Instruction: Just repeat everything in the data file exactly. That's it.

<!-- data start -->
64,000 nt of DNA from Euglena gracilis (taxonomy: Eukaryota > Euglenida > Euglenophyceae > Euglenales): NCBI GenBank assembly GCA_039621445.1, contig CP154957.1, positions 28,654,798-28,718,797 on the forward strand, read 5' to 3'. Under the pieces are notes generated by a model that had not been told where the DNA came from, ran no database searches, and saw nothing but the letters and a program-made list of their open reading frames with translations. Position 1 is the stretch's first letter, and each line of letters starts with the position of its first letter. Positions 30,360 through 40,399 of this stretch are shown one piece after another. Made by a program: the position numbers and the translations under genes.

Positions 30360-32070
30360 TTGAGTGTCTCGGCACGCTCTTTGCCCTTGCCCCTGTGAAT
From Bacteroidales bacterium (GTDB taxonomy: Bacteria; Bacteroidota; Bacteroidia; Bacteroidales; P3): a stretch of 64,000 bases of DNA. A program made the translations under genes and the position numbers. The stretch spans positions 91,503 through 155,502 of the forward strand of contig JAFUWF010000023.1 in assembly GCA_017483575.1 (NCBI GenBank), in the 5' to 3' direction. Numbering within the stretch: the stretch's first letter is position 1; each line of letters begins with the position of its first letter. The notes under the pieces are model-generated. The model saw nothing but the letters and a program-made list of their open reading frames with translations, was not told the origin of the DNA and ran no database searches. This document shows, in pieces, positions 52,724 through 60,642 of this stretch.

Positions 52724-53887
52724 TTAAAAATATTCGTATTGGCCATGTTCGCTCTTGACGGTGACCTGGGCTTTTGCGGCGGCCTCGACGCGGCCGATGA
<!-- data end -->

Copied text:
64,000 nt of DNA from Euglena gracilis (taxonomy: Eukaryota > Euglenida > Euglenophyceae > Euglenales): NCBI GenBank assembly GCA_039621445.1, contig CP154957.1, positions 28,654,798-28,718,797 on the forward strand, read 5' to 3'. Under the pieces are notes generated by a model that had not been told where the DNA came from, ran no database searches, and saw nothing but the letters and a program-made list of their open reading frames with translations. Position 1 is the stretch's first letter, and each line of letters starts with the position of its first letter. Positions 30,360 through 40,399 of this stretch are shown one piece after another. Made by a program: the position numbers and the translations under genes.

Positions 30360-32070
30360 TTGAGTGTCTCGGCACGCTCTTTGCCCTTGCCCCTGTGAAT
From Bacteroidales bacterium (GTDB taxonomy: Bacteria; Bacteroidota; Bacteroidia; Bacteroidales; P3): a stretch of 64,000 bases of DNA. A program made the translations under genes and the position numbers. The stretch spans positions 91,503 through 155,502 of the forward strand of contig JAFUWF010000023.1 in assembly GCA_017483575.1 (NCBI GenBank), in the 5' to 3' direction. Numbering within the stretch: the stretch's first letter is position 1; each line of letters begins with the position of its first letter. The notes under the pieces are model-generated. The model saw nothing but the letters and a program-made list of their open reading frames with translations, was not told the origin of the DNA and ran no database searches. This document shows, in pieces, positions 52,724 through 60,642 of this stretch.

Positions 52724-53887
52724 TTAAAAATATTCGTATTGGCCATGTTCGCTCTTGACGGTGACCTGGGCTTTTGCGGCGGCCTCGACGCGGCCGATGA